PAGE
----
Sasha Nelson: Celebrate public lands with me! |

Sasha Nelson: Celebrate public lands with me!

Sasha Nelson/For the Saturday Morning Press
Gov. John Hickenlooper in Vail surrounded by Senate Bill 21 sponsors, including State House Rep. Diane Mitsch-Bush, of Steamboat Springs, and supporters. Signs bill establishing the nation’s first state "Public Lands Day."
Courtesy Photo

May, the month I was born, has always been a month for me to celebrate, but this week Colorado added a reason for everyone to rejoice. Colorado Gov. John Hickenlooper signed a bill establishing the third Saturday in May as a holiday to celebrate the myriad benefits that public lands bring to the state of Colorado.

Colorado has 30 million acres of national and state public lands, including mountains, deserts, forests and grasslands. The outdoor recreation economy generates $13.2 billion per year and supports 125,000 direct jobs in Colorado. Hunting and tourism resulting from public lands bring in billions.

For me, and many others, our public lands and the memories of time spent with family and friends are priceless.

As I travel across our region it’s similar to a 3-D scrapbook. In this place my family watched a herd of elk play in a beaver pond. In that place my uncle was married. In this place we got stuck and had to walk miles into town. In that place my mother bagged a huge bull elk. So while our parks, monuments, forests and other lands provide a competitive advantage to the communities and business who have made Colorado home, for me it’s a much more personal celebration.

At the heart of a celebration of Colorado’s public lands is a celebration of who we are, who we want to be and the lasting legacy we want to leave for the future.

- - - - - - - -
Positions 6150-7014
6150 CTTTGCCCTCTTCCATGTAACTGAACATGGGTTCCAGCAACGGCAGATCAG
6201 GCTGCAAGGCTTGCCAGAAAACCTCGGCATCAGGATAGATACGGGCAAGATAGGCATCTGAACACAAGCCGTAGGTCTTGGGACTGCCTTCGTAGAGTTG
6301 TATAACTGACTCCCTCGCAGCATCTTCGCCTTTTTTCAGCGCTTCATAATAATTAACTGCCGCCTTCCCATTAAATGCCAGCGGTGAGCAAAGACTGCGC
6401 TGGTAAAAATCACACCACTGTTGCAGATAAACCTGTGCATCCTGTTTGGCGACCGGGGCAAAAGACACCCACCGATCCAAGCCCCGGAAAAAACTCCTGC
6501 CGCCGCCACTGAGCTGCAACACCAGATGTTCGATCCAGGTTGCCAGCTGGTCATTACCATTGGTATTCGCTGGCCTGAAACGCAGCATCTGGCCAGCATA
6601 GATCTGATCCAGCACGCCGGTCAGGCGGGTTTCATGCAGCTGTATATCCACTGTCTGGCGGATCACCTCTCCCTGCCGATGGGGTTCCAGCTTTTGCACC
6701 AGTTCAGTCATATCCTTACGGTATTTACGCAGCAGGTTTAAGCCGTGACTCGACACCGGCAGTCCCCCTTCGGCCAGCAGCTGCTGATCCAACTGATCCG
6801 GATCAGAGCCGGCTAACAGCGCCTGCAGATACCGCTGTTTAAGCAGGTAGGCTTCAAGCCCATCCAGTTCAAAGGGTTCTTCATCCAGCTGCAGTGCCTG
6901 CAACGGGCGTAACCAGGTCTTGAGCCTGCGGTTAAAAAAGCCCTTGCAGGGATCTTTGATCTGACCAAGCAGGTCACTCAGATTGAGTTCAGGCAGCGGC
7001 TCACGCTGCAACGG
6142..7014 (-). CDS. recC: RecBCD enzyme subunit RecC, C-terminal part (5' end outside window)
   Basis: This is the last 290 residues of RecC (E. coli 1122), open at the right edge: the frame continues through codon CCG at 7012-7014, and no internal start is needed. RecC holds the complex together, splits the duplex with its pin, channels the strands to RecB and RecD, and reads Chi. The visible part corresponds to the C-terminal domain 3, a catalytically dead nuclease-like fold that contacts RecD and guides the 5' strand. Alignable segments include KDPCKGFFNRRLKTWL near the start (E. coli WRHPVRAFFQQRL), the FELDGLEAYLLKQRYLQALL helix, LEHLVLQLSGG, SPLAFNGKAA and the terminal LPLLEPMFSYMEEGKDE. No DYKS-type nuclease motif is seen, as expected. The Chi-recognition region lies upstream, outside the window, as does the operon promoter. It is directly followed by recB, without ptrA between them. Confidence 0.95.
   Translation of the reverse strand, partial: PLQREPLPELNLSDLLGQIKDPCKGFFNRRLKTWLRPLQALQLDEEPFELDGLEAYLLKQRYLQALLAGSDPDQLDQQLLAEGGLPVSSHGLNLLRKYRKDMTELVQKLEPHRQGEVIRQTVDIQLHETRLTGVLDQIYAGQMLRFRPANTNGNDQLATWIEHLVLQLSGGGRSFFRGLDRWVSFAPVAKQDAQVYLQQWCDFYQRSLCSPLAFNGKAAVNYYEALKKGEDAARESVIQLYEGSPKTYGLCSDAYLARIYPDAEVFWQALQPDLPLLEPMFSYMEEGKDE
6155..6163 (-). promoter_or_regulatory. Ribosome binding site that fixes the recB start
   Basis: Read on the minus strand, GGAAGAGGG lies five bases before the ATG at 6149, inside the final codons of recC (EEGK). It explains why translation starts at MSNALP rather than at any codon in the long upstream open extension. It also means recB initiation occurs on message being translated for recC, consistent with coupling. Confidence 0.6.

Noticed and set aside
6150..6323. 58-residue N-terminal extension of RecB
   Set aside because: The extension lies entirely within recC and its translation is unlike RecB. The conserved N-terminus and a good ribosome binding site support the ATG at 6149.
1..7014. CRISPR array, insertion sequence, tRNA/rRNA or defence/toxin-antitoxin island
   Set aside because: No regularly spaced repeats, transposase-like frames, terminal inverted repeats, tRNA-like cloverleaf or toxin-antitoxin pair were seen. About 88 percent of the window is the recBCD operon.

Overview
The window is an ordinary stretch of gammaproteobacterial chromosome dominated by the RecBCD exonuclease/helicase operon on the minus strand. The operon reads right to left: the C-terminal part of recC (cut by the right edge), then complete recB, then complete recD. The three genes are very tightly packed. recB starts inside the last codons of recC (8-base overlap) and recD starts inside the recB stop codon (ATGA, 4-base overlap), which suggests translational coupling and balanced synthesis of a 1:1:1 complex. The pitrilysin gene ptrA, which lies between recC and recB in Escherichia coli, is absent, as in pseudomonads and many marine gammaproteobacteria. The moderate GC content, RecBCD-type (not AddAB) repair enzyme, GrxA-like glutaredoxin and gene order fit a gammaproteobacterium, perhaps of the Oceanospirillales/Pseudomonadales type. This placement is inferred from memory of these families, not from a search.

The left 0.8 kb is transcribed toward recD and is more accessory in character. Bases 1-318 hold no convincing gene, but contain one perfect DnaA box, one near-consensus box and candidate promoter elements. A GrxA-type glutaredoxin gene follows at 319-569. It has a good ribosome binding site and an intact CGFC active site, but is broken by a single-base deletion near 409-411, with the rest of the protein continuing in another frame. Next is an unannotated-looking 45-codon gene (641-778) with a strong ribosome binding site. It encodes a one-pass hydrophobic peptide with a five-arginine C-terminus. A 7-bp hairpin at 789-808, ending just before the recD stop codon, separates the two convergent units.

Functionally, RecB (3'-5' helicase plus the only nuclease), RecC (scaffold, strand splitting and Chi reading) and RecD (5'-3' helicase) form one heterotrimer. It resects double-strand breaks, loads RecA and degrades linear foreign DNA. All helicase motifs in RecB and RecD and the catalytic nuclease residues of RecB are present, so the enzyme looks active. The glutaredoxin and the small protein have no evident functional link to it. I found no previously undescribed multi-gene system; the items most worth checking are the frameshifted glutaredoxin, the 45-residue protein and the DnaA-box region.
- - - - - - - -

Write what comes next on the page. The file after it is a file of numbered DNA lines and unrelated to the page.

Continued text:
The idea to celebrate our public lands in Colorado was born from the aftermath of the Bundy family, made famous for their standoff with Nevada BLM, and their takeover of Oregon’s Malheur Wildlife Refuge. Celebrating rather than seizing public lands sets Colorado apart.

There were attempts made to attach language with anti-federal management sentiment to the mill, but Senate Bill 21 passed with such language and with bipartisan support, 36-29 vote in the House and 25-8 vote in the Senate. The bill is truly representative of the 95 percent of Coloradans who have visited their public lands in the past year, as well as 59 percent of Colorado voters who oppose efforts to turn national public lands over to the state.

In this day and age of hyper-partisanship, bi-partisan support of any type of legislation is an anomaly. Celebrating our public lands and recognizing the immense value our public lands bring to our local economies and quality of life is important.

Agencies such as BLM are woefully underfunded trying to manage complex systems in difficult times. However, the basic tenants of public lands management for multiple-use and the mission to solicit input from the public remain strong. Hopefully BLM’s new planning rules, dubbed, Planning 2.0, will enhance public involvement by soliciting input earlier and more often during planning processes. Planning 2.0 also promises to look at our public lands at a landscape-level, instead of just through the lens of arbitrary political boundaries.

Our public lands are integral to our way of life in Northwest Colorado. I’m proud that we lead the nation by being the first state to establish a holiday celebrating our public lands.

Save the date. The first official Public Lands Day will take place on the third Saturday in May 2017, and I hope you’ll join me in celebrating our public lands.

Sasha Nelson is the field organizer for Conservation Colorado's Craig office.Sasha Nelson is the field organizer for Conservation Colorado's Craig office. Sasha Nelson is the field organizer for Conservation Colorado’s Craig office.

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